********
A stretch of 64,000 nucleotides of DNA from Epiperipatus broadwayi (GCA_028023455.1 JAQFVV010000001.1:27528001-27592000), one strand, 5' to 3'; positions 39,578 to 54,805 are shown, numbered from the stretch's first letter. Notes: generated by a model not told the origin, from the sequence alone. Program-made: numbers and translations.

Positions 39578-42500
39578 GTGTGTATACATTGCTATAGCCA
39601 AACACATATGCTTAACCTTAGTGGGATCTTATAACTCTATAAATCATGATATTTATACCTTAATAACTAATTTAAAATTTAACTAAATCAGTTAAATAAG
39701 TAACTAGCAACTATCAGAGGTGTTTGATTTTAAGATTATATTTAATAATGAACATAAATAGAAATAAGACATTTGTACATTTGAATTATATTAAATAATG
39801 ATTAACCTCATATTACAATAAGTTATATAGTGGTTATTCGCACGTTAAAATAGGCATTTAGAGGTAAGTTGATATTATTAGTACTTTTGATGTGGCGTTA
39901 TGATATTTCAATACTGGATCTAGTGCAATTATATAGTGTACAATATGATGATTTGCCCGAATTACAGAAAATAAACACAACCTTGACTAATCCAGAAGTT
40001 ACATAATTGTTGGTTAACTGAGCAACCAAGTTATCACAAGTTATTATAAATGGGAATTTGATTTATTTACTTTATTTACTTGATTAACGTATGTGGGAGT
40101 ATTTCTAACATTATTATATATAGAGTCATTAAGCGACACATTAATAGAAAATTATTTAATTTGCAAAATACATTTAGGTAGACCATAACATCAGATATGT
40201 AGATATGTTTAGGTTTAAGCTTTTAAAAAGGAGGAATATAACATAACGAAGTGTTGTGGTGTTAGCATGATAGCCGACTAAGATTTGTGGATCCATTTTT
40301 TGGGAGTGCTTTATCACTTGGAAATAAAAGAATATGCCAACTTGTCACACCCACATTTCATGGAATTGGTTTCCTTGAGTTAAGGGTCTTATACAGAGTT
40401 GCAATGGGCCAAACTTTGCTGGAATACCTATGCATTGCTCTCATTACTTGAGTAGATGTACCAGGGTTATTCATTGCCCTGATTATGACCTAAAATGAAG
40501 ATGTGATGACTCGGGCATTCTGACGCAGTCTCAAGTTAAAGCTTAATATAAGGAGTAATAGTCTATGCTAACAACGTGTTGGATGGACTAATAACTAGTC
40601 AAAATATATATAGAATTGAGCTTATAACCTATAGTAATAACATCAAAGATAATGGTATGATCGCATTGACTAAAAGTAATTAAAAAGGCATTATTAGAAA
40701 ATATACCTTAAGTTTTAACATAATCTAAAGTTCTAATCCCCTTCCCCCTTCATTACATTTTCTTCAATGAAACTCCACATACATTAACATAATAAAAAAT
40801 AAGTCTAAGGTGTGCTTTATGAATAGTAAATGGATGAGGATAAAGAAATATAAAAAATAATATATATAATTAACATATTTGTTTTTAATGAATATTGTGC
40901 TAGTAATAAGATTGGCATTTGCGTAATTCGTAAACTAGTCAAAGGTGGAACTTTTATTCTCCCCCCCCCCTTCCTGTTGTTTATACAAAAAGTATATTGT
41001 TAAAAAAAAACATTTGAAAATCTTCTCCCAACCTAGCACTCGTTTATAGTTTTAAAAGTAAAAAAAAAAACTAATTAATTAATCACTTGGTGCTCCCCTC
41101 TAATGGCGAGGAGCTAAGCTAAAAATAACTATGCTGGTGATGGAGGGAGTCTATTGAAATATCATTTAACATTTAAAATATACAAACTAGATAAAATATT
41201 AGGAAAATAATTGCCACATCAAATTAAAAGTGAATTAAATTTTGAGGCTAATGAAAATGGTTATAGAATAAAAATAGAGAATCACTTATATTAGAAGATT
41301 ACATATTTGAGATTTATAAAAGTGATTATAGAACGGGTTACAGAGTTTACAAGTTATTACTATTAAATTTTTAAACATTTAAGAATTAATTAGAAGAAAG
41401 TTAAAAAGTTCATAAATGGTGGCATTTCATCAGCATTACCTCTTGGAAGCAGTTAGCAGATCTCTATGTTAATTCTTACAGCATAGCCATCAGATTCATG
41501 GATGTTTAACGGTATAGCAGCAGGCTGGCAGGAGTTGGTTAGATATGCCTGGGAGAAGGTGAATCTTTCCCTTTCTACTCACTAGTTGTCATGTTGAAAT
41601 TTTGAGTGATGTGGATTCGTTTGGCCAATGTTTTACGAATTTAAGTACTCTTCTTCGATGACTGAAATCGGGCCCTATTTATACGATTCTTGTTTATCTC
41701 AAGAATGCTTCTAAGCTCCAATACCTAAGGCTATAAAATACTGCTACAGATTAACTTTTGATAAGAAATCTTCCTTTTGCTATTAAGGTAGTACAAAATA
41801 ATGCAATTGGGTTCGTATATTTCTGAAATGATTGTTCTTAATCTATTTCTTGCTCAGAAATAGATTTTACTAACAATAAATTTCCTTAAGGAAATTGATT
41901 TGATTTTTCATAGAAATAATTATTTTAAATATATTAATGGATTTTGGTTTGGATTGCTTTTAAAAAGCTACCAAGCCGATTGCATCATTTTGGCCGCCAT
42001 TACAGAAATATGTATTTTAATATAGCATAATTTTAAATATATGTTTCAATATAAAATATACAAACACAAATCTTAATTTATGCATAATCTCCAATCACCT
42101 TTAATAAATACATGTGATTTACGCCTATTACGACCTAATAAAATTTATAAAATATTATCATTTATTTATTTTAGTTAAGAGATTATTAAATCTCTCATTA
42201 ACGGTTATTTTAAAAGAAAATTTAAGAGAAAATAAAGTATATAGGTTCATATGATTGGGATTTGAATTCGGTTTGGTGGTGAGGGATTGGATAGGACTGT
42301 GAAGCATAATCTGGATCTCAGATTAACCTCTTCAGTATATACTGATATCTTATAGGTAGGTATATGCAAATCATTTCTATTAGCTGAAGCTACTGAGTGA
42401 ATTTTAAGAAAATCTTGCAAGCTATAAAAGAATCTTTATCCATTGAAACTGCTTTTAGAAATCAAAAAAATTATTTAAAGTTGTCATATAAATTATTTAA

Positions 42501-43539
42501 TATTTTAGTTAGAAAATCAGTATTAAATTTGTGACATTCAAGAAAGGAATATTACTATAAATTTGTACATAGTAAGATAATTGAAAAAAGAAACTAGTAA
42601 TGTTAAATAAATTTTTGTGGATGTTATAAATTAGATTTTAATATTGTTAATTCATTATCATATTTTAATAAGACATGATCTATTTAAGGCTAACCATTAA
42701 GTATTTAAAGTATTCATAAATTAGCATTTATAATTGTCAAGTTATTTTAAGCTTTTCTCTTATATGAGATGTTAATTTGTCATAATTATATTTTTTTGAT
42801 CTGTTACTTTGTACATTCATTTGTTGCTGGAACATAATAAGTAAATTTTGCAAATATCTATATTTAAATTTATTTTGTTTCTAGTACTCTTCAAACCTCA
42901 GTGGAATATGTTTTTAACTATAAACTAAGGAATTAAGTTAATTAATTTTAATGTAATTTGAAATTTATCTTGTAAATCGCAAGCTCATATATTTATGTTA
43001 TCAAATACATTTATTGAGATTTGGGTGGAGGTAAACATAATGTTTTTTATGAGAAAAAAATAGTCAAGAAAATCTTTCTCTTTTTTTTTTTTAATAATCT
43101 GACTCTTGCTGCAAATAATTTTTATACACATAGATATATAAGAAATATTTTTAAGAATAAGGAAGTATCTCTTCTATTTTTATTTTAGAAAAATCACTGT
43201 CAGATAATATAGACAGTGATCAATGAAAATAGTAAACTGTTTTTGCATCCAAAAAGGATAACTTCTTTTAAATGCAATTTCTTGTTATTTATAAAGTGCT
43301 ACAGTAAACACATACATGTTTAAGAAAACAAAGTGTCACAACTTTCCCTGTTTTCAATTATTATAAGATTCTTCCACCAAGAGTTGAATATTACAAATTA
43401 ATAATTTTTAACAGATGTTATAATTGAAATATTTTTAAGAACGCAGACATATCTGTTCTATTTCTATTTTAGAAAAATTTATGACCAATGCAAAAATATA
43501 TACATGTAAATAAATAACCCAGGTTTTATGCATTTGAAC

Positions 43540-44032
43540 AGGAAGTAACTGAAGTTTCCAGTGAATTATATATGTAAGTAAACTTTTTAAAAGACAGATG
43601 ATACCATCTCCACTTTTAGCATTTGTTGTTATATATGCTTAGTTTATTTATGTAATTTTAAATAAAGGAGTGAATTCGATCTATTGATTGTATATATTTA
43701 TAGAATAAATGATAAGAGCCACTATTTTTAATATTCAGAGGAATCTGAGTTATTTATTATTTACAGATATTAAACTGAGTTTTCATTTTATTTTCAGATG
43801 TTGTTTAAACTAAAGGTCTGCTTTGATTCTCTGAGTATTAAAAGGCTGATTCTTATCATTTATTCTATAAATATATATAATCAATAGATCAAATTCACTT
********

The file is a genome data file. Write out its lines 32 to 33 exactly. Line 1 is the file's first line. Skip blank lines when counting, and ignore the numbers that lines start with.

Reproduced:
42401 ATTTTAAGAAAATCTTGCAAGCTATAAAAGAATCTTTATCCATTGAAACTGCTTTTAGAAATCAAAAAAATTATTTAAAGTTGTCATATAAATTATTTAA

Positions 42501-43539